A car accident can lead to herniated discs by exerting force on the spine, causing one of its bones to press into the spinal cord. This displacement can result in increased pressure on the spinal cord, leading to inflammation and pain. 

The spinal cord, responsible for transmitting messages between the brain and various body parts, can suffer from the impact of this condition (Learn more about types of spinal cord injuries experienced after car accidents).

What is a herniated disc?

A herniated disc, or a slipped or ruptured disc, occurs when the soft, gel-like inner portion of an intervertebral disc pushes through the tough outer layer. The intervertebral discs act as cushions between the vertebrae in the spine, providing flexibility and shock absorption. 

When the outer layer of a disc weakens or tears, the inner gel-like material can protrude, putting pressure on nearby nerves and causing pain, weakness, or numbness. This condition commonly occurs in the lower back (lumbar spine) but can also affect the neck (cervical spine) or, less frequently, the upper and mid-back (thoracic spine). 

Factors like aging, wear and tear, and traumatic injuries, such as those from car accidents, can contribute to developing herniated discs.

Accidents That Can Cause Herniated Disc, C4/C5, And C5/C6 Injuries

Accidents that can cause herniated disc injuries at the C4/C5 and C5/C6 levels often involve significant force or trauma to the cervical spine. Some common accidents include:

  • Car Accidents: The abrupt impact and sudden jolts in car accidents can lead to cervical spine injuries, including herniated discs. You must be prepared and take the necessary steps after a car accident that will help in the claim process.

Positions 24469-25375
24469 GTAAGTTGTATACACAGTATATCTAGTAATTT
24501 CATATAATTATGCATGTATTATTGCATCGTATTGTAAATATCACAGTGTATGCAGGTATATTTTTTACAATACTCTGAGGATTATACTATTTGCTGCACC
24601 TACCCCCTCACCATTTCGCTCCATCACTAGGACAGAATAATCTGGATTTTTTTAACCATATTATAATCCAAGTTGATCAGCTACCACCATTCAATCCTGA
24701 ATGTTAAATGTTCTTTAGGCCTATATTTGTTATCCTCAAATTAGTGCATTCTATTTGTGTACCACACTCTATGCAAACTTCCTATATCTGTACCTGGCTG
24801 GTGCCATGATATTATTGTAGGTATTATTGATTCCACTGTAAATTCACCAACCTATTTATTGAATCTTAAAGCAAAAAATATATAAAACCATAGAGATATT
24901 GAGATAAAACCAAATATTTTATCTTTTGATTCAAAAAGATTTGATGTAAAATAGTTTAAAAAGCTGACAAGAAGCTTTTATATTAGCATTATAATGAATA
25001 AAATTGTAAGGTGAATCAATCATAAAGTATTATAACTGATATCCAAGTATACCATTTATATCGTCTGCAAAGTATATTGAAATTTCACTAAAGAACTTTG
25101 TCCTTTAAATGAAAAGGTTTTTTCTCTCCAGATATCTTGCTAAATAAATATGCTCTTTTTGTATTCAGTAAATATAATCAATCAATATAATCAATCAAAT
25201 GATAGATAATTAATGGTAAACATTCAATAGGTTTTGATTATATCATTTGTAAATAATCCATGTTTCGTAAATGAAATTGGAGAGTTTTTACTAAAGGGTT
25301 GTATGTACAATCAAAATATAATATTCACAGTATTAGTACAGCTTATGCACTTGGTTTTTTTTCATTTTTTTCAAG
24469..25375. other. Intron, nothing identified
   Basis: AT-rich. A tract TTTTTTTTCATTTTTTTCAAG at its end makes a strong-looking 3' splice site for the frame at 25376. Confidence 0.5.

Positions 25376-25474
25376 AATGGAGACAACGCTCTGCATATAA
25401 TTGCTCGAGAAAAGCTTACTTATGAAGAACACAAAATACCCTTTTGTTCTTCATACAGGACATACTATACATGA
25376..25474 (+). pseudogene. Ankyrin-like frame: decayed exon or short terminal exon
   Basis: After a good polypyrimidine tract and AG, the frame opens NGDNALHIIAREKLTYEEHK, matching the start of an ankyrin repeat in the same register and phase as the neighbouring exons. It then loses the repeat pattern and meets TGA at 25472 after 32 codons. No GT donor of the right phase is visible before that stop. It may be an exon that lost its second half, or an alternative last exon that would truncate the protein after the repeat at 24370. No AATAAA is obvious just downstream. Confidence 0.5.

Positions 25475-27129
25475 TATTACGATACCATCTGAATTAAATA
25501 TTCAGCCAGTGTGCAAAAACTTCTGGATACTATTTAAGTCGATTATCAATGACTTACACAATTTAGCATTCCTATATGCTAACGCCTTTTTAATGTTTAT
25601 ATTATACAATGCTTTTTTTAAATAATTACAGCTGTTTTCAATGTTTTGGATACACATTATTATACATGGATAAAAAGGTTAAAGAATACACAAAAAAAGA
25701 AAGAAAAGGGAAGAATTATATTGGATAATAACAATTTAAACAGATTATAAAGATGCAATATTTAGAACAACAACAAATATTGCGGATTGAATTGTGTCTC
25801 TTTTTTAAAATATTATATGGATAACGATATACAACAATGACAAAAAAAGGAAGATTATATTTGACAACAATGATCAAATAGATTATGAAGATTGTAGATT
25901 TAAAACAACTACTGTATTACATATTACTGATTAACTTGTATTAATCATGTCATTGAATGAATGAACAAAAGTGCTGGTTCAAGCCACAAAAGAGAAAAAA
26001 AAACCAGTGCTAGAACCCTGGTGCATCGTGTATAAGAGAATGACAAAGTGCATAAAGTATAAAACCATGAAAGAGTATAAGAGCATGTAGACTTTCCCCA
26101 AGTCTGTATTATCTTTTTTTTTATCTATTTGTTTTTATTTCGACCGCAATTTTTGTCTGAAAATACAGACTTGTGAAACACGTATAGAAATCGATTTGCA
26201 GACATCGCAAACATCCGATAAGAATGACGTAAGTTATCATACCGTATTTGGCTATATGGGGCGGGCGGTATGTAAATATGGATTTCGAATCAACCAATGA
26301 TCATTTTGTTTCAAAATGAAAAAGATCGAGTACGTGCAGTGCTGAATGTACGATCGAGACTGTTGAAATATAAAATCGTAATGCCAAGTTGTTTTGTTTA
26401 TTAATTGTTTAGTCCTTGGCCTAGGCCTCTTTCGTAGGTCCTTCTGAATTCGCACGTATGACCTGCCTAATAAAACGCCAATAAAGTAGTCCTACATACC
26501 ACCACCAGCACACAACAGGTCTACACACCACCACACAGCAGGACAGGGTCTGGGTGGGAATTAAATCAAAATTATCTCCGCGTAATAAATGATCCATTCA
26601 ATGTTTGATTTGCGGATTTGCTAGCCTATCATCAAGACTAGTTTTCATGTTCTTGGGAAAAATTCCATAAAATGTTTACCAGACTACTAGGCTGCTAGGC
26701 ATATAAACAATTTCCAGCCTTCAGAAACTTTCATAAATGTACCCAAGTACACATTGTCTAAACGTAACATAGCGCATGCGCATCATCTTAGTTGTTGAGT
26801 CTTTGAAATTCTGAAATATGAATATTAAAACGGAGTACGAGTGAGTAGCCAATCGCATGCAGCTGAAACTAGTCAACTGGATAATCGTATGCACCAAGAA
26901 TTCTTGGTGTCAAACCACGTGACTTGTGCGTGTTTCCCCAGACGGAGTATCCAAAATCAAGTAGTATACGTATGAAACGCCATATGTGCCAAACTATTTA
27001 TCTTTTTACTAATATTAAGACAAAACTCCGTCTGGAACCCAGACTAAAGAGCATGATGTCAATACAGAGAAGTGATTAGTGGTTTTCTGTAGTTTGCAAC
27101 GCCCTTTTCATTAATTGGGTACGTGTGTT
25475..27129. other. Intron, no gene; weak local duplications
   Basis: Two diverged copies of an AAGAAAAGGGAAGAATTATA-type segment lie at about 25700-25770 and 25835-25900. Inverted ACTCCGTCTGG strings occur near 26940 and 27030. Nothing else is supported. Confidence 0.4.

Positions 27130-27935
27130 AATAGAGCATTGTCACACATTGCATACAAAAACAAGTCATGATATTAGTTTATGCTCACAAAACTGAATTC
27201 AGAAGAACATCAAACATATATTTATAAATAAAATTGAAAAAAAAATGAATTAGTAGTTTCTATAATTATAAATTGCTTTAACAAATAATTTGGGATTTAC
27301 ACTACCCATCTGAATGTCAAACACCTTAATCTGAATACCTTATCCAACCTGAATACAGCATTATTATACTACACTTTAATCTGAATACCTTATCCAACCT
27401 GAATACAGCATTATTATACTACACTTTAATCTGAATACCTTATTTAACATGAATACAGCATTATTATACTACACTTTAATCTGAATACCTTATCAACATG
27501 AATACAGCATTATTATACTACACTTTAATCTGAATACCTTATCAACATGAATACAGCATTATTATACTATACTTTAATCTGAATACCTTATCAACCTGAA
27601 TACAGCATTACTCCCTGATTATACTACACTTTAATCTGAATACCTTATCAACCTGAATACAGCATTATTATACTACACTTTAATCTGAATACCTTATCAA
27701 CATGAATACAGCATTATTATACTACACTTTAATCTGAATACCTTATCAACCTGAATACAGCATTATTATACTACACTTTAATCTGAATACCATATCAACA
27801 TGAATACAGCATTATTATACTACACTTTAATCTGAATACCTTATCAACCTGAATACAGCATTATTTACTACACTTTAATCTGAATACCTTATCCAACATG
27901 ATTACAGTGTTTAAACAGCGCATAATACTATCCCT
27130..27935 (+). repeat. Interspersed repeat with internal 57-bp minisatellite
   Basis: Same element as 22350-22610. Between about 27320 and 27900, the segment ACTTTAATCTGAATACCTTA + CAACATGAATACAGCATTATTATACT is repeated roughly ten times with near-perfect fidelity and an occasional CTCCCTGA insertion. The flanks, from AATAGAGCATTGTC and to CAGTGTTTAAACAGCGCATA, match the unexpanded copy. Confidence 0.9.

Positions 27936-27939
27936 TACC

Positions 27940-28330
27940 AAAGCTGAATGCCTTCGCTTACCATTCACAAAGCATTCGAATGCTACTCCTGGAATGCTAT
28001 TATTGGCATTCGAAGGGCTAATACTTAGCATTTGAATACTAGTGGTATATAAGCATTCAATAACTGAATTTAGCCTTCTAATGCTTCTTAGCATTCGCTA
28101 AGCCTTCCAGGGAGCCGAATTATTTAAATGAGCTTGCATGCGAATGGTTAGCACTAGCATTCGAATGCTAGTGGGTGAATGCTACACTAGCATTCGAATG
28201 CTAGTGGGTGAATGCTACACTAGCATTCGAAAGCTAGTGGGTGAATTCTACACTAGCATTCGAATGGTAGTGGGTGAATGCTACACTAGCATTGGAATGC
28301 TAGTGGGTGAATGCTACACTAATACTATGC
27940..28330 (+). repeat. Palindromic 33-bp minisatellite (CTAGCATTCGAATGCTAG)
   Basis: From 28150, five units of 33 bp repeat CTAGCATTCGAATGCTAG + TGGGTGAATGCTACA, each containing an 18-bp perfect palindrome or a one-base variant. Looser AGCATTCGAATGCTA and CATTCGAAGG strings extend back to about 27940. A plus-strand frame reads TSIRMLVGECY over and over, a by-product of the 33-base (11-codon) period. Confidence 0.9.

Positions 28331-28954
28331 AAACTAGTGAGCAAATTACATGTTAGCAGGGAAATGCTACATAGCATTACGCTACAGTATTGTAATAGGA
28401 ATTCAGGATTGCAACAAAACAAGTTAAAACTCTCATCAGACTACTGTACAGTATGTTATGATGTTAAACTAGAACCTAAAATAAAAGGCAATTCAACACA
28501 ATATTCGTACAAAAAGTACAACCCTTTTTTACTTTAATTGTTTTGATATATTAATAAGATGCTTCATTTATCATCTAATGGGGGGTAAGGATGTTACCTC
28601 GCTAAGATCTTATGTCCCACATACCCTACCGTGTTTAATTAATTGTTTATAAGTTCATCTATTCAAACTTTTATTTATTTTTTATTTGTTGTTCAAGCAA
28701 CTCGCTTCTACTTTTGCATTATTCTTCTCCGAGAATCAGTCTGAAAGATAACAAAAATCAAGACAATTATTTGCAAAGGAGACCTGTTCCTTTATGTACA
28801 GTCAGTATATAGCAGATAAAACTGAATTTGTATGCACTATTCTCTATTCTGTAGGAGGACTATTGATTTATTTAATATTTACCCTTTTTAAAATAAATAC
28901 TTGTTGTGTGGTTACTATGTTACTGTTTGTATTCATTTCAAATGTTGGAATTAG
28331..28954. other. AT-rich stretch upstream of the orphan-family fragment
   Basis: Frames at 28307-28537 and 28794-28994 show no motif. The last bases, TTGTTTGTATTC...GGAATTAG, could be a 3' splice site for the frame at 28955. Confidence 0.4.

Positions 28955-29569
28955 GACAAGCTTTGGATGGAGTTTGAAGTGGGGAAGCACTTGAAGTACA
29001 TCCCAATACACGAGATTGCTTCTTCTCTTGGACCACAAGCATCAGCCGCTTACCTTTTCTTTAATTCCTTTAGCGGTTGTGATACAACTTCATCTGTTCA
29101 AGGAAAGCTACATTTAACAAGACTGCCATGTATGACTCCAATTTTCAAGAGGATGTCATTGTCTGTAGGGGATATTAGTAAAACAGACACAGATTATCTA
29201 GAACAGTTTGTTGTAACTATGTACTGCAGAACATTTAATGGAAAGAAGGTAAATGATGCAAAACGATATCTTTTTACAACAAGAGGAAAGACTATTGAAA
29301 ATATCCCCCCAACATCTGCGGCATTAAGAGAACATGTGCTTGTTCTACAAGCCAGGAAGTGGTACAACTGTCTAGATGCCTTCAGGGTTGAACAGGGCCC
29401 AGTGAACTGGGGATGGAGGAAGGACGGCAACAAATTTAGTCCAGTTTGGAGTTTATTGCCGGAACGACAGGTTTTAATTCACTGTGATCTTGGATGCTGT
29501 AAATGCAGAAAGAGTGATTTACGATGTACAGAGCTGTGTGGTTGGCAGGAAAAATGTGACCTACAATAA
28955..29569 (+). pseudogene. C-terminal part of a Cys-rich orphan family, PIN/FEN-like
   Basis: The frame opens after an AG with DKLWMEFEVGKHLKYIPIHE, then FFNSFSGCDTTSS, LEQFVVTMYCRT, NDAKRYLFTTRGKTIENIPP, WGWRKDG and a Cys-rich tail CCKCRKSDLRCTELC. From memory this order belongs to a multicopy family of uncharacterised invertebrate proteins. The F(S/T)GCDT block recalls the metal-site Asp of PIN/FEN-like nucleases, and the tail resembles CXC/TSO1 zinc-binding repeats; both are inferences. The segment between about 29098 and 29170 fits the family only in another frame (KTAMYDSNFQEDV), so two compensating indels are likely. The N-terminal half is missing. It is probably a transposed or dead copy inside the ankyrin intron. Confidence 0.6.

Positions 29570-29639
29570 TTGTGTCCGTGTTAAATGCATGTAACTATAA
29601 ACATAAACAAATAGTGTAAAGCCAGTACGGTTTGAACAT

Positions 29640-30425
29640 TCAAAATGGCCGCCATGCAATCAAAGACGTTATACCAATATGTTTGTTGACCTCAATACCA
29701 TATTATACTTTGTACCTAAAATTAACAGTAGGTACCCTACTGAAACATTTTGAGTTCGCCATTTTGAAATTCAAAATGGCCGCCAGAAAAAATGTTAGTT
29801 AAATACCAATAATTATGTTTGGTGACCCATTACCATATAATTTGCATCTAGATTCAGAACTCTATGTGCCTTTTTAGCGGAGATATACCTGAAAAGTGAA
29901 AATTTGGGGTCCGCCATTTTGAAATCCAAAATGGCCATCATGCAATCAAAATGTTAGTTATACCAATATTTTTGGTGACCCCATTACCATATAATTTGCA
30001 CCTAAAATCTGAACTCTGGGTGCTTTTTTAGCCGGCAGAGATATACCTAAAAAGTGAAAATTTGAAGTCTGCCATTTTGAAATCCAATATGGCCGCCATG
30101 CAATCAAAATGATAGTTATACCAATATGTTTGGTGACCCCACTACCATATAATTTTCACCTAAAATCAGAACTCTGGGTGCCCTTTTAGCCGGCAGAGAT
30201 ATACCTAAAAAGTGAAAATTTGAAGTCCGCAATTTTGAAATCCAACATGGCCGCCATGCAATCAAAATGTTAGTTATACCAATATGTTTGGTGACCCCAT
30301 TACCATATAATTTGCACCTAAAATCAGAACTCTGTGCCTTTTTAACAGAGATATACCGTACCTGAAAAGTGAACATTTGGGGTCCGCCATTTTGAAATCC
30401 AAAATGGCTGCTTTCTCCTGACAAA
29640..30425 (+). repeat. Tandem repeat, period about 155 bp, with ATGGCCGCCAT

• Falls: Slip and fall accidents, especially if they directly impact the neck, can contribute to herniated disc injuries (See more on what to do after a slip and fall accident).
  • Sports Injuries: High-impact sports or activities involving sudden twists or neck impacts may result in disc herniation.
  • Workplace Injuries: Certain occupations, especially those involving heavy lifting or repetitive neck movements, may increase the risk of herniated discs. Therefore, you must understand what to do when you are injured at work.
  • Traumatic Injuries: Any traumatic event that subjects the neck to forceful movements or compression can potentially cause herniated discs. Furthermore, brain swelling can also occur after a car accident

What Kind Of Injury Is A Herniated Disc At C4/C5 Or C5/C6?

A herniated disc at the C4/C5 or C5/C6 level refers to a specific location in the cervical spine (neck region). In this context, C4/C5 denotes the intervertebral disc between the fourth and fifth cervical vertebrae, while C5/C6 refers to the disc between the fifth and sixth cervical vertebrae. 

When a disc herniation occurs at these levels, it means that the soft inner material of the disc has pushed through the outer layer, potentially impinging on spinal nerves or the spinal cord.